• Do you have any other specifications or need specific functionality that has not been addressed?

Image and Text Content

  • Do you have a logo or will one need to be created? If you have a logo, can you provide the original artwork files (usually in .eps, .ai or .pdf format)?
  • Do you have any specific photos you plan to use—do you own the rights to these photos and can you provide them in high resolution files? Or will we need to find/create images for the website?
  • If video or audio is to be part of the new website can you provide us with the proper files? About how many video or audio files are required to be implemented?
  • Do you have any other media, such as PDF documents, that need to be incorporated and will you be creating these or will we?
  • Will you need a favicon (small icon that appears in some browsers address bars) created?
  • About how many pages will the finished website be?
  • Do you have a tagline you wish to use or do you need help creating one for your site?
  • What information must be on the home page?
  • What information (e.g. features, sections or contact info) must always be visible or emphasized throughout the site? Do you want contact information prominently displayed?
  • Do you have the content for the website or will content creation be a part of the scope of work?
  • Will we implement your text and image content (as opposed to overall layout/design elements) into your website or will you?


  • All of our sites are mobile friendly (incorporate responsive design) but do you have any specific mobile requirements?
  • Will your visitors require any special needs (i.e., screen reader ready, larger fonts)?
  • Do you need multi-language support?


  • Will you need a shopping cart system for e-commerce content (comes with content/inventory/shipping/pricing and content management system)?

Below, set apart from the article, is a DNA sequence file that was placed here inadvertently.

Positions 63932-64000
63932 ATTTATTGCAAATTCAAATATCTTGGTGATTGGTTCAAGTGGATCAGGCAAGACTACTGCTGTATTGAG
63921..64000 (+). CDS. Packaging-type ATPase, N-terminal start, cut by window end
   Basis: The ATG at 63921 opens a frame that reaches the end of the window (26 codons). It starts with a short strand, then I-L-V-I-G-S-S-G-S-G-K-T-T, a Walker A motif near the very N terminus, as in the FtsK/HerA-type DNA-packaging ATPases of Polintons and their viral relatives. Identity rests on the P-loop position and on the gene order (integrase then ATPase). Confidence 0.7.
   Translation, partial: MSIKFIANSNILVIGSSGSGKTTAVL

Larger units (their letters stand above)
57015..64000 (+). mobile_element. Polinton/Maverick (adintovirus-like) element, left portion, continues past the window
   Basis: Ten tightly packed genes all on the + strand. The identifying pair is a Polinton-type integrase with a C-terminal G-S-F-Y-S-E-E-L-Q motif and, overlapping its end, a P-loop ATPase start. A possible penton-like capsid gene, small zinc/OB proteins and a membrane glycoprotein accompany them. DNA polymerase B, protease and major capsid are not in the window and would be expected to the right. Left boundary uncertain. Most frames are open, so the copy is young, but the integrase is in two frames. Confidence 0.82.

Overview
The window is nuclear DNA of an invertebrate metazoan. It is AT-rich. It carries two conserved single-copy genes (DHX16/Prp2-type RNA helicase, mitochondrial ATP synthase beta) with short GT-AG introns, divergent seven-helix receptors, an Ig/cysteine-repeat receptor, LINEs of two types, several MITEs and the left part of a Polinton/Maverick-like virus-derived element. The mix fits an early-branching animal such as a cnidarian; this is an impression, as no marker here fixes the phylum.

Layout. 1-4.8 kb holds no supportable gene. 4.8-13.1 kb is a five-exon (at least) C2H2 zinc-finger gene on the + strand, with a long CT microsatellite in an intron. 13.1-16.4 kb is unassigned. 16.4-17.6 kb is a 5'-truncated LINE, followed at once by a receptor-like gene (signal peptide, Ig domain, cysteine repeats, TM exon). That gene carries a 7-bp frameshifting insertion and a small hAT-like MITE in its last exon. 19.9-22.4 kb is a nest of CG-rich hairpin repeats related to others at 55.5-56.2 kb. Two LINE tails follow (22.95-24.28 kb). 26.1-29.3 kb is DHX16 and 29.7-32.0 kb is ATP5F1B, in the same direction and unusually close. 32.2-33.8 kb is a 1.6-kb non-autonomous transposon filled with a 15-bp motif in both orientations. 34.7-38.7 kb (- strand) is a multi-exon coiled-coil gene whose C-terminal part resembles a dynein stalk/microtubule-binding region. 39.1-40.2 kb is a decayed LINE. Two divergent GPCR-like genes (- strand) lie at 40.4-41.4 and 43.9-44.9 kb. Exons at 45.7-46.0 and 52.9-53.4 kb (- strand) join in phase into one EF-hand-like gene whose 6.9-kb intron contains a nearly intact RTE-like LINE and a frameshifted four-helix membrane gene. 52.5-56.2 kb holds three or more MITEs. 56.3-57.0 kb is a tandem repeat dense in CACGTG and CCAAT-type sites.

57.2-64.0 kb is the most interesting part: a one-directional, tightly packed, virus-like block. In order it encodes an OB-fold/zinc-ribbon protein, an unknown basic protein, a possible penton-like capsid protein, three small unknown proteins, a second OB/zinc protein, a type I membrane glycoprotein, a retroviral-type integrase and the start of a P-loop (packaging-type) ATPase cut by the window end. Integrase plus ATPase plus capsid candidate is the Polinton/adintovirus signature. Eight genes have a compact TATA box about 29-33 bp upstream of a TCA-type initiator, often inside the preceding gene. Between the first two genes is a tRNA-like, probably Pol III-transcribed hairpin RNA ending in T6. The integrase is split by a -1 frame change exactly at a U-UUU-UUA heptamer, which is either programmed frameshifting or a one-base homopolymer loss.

• Do you have an e-commerce system you already use? If so, which one?
  • About how many products are you selling? Do they need to be broken down into categories (eg. dresses, shoes, sweaters)? Do they need to be broken down into sub-categories (such as colors, sizes, styles etc.)?
  • Do you want to suggest related products to your customers
  • Will you be selling/shipping your product internationally or just within Canada?
  • How will your customers pay? With PayPal (etc.) or by using credit cards with a merchant account? Do you need a payment gateway set-up (a secure programmatic link between what your customers want to buy and the credit-card approval procedure of your bank)?

Website Updating and Administration

  • Do you need a content management system (CMS—like WordPress, Joomla or a proprietary system) to manage (edit/change/delete) the content of your website yourself or would you prefer that your developer do that? (If you are selling online with an e-commerce package, a CMS is already included).
  • If you are implementing content yourself through a CMS, would do you need training for making website updates?
  • Will you need multiple levels of access to editable content (e.g. some people can write content but cannot publish it, etc.) and the ability to manage content publishing approval processes?

Search Engine Optimization

  • Do you have a Google Analytics account? If so, can you provide access?
  • What are the basic keywords you want to rank for?
  • What are a few of your main competitors?
  • If you want to do pay-per-click advertising, what is your daily budget for your given search terms?

10 Ways to Tell That Your Web Designer is Awful

sorry your website isnt right, dude

We’ve been around since pretty near the Dawn of the Internet and we’ve seen just about everything that can go horribly wrong in the world of web design. We’ve made our fair share of mistakes too, but with the benefit of hindsight we’ve identified these 10 tell-tale signs that often indicate a web designer is out to lunch.

1. Your Web Designer Promises you a website for less than a $1,000 bucks